On Display: QAG, Gallery 4
Little swamp on the way to Obun is one of the last works that Mavis Ngallametta completed before she passed away in early 2019. It is also one of the most refined of the artist’s pamp (swamp) works, which developed considerably in style over the last decade of her life. A popular site for fishing, Obun is a place where the people of Aurukun, in far north Queensland, go to relax and catch food for their families. The little swamp in the painting is one of the main freshwater lagoons found near the massive saltwater estuary of Archer Bay.
When the wet sets in, there are two little swamps on the way to Obun, on your right side and on your left side. This one is on your left side when you go from Aurukun. We use that road to go to a fishing area. Sometimes in those old days, we used to use the ridge part of that area for a dinner place. There are plenty of birds there. When it’s dry time, you see wallabies in that area, but in the wet time, you see only birds and lily flowers and lots of swamp flowers. There are little swamps everywhere when the wet sets in.1
1. Mavis Ngallametta, artist statement, supplied by Martin Browne Contemporary, Paddington, NSW, 2018.
Mavis Ngallametta was born in 1944 into the Marbunt family of the Kugu people on their traditional country, near the Kendall River in west Cape York Peninsula. An elder of the Putch clan and a cultural leader of the Wik and Kugu people of Aurukun, Mavis is remembered for her rich legacy to her community and to art and culture nationally. Mavis embarked on her journey to become a painter relatively late in life — she did not pick up a paintbrush until 2008, at the age of 64.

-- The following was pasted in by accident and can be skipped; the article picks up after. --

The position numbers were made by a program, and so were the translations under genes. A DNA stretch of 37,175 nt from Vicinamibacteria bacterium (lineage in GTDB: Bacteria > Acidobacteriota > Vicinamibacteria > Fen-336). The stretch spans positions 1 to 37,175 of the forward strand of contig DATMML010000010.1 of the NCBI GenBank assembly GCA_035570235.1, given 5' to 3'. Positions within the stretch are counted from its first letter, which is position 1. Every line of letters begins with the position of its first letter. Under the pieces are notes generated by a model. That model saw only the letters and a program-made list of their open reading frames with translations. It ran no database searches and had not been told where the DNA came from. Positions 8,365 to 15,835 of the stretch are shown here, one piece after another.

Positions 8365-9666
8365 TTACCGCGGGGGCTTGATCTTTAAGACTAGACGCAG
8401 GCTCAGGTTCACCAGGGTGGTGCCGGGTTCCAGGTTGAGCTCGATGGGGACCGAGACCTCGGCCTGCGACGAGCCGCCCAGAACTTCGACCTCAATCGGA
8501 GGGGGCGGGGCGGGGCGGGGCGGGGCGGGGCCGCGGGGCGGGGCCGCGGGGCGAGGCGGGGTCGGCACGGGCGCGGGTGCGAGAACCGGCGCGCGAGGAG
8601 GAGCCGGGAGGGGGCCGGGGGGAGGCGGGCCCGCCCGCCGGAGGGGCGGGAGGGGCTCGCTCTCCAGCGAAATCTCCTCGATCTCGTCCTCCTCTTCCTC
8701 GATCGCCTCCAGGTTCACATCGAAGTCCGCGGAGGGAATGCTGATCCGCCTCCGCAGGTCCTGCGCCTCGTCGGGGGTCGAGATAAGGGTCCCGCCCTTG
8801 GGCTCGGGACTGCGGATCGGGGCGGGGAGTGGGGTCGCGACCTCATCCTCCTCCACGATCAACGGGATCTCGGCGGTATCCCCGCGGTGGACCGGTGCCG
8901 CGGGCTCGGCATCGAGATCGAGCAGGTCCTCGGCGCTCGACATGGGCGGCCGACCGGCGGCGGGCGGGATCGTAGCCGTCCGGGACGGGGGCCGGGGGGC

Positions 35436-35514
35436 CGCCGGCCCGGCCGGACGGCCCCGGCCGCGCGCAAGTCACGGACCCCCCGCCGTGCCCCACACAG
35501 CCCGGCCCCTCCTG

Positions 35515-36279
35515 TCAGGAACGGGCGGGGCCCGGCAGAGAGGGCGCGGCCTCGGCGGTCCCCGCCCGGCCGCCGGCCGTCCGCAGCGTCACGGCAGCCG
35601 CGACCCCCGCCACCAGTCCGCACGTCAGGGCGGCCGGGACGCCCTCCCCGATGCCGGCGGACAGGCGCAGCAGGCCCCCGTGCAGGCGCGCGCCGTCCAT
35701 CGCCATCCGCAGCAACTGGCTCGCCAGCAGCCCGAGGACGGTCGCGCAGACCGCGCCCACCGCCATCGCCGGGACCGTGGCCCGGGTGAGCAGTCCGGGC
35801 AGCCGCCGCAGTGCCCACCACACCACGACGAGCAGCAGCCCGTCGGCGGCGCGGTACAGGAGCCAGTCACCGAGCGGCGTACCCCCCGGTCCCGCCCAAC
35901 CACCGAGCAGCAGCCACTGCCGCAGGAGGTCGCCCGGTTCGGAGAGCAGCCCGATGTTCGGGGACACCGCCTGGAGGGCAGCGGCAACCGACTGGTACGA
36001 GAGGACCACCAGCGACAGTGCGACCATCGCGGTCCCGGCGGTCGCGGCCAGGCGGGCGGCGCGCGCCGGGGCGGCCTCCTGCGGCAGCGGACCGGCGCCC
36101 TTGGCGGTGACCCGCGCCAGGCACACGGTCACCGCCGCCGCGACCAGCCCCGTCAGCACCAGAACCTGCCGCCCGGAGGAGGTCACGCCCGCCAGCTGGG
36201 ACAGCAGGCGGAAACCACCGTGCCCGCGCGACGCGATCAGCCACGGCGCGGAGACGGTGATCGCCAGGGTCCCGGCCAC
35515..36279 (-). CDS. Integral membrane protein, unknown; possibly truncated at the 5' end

Mavis lived a traditional life in the bush until she was around five, when her family was moved to the Presbyterian Mission at Aurukun. She maintained connections with family members and elders despite this upheaval, and, in time, learnt to weave dilly bags and fruit bowls made from cabbage palm and pandanus. As a result, she was first recognised for her weaving using traditional materials, which later expanded to include recycled driftnets and marine debris.
In 2008, Ngallametta began making small paintings depicting important cultural sites, and from 2010, her works grew in scale. Mavis tended to depict sites of personal significance in her paintings. Recurring subjects include Ikalath, where she collected white clay; her traditional country of Kendall River; Wutan, a camping site belonging to her adopted son Edgar; and various pamp, or swamps, dotted around Aurukun.
1. Consider the figurative and non-figurative elements of Little swamp on the way to Obun. How do these elements work together to express the artist’s knowledge of and connection to place?
2. Mavis Ngallametta primed her canvases with a base of bright blue acrylic paint. This allowed her to create new colours — including the deep purple here — by applying thin washes of ochre over the blue base. What do you think the blue symbolised for the artist? Do you think the blue base helps tie together multiple perspectives of the pamp (swamp)?
Choose a natural environment in your local area, such as a park or waterway. Visit the location and take photographs or create drawings based on your close observation of the environment. Combine these detailed photos or drawings into a macro representation of the site, and consider how this image communicates an overall experience of place.